Abstract Thought Delves Into All Things Artistic
Photographer / Michael Durr
As a contemporary artist, Nick Smith likes to use his podcast, Abstract Thought, as a way to sort through his own creative journey.
“It’s allowed me to talk through a lot,” Smith says of the podcast. “You keep stuff in your head, but in your head it’s kind of jumbled. The way that you can best come to an idea sometimes is getting it out of that mental cluster.”
Started in November of 2020, Abstract Thought discusses how to stay inspired as a creative, ways to navigate the business of art, and what to think of the art world in the modern era. With 13 episodes and counting, the podcast features conversations between Smith and fellow artists, usually at just over an hour in length.
A Hoosier native, Smith grew up in a farm town east of Indianapolis. Outside of art class in school, he says seeing graffiti on trains piqued his interest in the arts.
“I was introduced to other forms of art through seeing freight trains roll by with graffiti on them, and that sparked some of my street-art passion,” Smith says.
Smith would eventually move to downtown Indianapolis to study graphic design at Herron School of Art and Design. From there he found himself working in the world of advertising, which didn’t quite scratch his creative itch.
“It was cool and everything, but it just didn’t get my creative juices flowing like I had hoped,” he says. “I started doing murals on the side, on weekends or after-hours. I was basically doing two jobs at once.”
As the mural gigs became more plentiful, he was able to make the transition into being a full-time artist.
“I just realized, ‘I like doing this mural stuff a lot more. It’s more me, and I feel like I have more to say and can say more with it,’” Smith says. “I took that and ran with it. A couple years have gone by and I still don’t necessarily have a day job, which is awesome.”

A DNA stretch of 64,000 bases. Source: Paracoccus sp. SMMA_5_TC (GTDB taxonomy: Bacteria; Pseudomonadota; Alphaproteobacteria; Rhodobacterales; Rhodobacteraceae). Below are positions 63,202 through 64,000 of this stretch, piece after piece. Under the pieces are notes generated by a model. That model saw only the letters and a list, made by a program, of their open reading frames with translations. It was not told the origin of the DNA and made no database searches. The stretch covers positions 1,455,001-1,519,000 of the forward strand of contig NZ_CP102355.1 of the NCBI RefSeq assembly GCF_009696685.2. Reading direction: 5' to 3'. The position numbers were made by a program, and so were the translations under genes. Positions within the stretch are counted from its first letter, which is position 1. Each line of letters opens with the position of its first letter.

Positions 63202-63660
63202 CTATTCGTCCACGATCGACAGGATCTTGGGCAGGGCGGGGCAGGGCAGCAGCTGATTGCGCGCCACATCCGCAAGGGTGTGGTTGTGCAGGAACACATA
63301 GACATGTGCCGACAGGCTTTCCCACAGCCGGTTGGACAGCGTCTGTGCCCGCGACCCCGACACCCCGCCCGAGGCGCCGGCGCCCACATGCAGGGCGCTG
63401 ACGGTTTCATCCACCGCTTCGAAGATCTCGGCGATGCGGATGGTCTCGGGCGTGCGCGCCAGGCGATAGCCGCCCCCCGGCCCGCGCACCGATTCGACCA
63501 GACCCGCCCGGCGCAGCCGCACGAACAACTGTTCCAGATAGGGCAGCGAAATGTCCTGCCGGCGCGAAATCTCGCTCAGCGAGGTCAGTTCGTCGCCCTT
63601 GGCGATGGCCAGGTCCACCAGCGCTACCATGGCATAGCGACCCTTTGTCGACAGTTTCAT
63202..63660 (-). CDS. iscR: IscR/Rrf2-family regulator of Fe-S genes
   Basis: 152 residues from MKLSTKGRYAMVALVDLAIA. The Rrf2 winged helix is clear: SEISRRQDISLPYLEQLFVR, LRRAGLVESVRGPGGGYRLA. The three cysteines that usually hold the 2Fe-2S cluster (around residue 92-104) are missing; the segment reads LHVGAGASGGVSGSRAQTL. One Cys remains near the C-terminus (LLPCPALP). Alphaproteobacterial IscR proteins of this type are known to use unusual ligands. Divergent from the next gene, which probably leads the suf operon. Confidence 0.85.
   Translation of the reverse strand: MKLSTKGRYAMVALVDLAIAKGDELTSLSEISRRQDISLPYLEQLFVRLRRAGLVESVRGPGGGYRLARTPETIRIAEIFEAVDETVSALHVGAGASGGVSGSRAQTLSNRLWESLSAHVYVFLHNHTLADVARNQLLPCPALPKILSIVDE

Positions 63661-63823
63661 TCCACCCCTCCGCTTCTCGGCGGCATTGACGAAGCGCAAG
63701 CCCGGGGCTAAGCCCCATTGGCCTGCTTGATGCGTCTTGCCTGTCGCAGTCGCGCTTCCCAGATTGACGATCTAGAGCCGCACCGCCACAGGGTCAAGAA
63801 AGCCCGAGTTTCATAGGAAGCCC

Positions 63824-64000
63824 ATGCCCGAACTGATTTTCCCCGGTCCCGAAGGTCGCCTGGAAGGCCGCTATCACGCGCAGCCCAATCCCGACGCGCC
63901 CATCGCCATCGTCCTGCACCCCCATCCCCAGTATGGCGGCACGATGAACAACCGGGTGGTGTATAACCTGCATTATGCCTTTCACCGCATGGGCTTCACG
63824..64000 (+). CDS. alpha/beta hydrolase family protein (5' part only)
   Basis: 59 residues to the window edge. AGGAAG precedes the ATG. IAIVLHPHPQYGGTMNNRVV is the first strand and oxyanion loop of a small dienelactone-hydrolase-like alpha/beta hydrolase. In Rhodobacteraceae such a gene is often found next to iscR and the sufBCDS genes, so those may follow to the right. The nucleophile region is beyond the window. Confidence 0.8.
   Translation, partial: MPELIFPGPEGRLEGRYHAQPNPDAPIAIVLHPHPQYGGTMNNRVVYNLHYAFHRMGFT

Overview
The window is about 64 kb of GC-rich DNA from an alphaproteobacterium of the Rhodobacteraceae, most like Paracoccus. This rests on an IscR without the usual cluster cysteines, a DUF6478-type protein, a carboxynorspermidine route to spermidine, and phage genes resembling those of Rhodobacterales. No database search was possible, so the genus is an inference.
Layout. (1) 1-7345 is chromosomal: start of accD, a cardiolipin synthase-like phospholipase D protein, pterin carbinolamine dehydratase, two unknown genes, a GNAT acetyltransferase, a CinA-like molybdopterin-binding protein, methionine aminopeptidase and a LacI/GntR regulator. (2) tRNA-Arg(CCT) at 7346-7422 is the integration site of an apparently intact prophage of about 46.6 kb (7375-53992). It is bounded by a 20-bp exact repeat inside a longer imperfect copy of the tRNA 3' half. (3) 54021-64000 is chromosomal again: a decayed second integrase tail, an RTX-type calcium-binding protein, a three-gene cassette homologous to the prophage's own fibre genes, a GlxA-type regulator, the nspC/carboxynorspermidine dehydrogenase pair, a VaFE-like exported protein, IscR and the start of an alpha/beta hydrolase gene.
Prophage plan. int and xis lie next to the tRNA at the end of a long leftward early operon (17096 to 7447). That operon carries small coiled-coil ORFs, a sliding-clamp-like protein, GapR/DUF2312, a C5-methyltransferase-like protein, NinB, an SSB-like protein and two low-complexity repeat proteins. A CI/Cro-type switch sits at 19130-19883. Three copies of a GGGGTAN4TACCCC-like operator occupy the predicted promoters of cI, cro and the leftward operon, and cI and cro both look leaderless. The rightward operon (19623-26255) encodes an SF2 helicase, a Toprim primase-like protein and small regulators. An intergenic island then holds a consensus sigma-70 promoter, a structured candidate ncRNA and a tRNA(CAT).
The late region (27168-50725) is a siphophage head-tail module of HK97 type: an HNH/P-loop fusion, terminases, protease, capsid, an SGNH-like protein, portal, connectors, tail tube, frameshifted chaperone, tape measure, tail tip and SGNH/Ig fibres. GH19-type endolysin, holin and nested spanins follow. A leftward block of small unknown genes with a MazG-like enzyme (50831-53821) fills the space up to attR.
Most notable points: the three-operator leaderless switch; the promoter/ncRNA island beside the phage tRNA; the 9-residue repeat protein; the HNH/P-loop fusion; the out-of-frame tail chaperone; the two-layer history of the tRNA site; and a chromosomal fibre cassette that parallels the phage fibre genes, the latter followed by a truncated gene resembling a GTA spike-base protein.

Smith now has murals featured all over the city, including one at The Coil apartment complex in Broad Ripple and a few on the campus of locally based staffing company NCW. His murals often feature abstract, geometric designs, which he says are inspired by a fascination with architecture.
“I grew up in a flat farm area, so once I went downtown to go to school, I was now in this very angular, densely populated architectural space,” Smith says. “All of a sudden architecture was coming through in some of my line work.”
On Abstract Thought, Smith often talks about such influences with fellow creatives, working through an artist’s inner thoughts, feelings and struggles.
“I like to keep it very open-ended and almost talk about the philosophy of art, and the backstory and the trauma related with why anybody in the 21st century wants to be an artist,” he says. “I feel like I’ve had a somewhat unique path with that, so it’s cool to hear other people’s paths and how they got there.”
Initially, Smith’s plan with Abstract Thought was to predominantly highlight local and Midwest-based artists. As the podcast has progressed, however, his reach has shifted to even include conversations with artists from other countries.
“Due to the internet, I do have some wide connections,” Smith says. “There are people all around the world who are creatives that also have stories to tell, so I didn’t really want to pigeonhole myself to just Indy.”
Through talking with other artists on Abstract Thought, Smith has often felt therapeutic benefits when it comes to working through past obstacles.
“I’ve made a lot of mistakes and have had to paint stuff I didn’t really like,” Smith says. “Some of the podcast touches on some of the mental struggle behind having to push through some of that. It’s just good to externalize some of it.”
He ultimately hopes that Abstract Thought simply provides listeners with new perspectives.
“That’s really what a podcast is about,” he says. “It’s sharing different perspectives and helping people along, because as an artist it can really be a lonely time. You’re by yourself with a canvas, and you’ve got to think a lot. Sometimes it’s good to let those things out and chew through them.”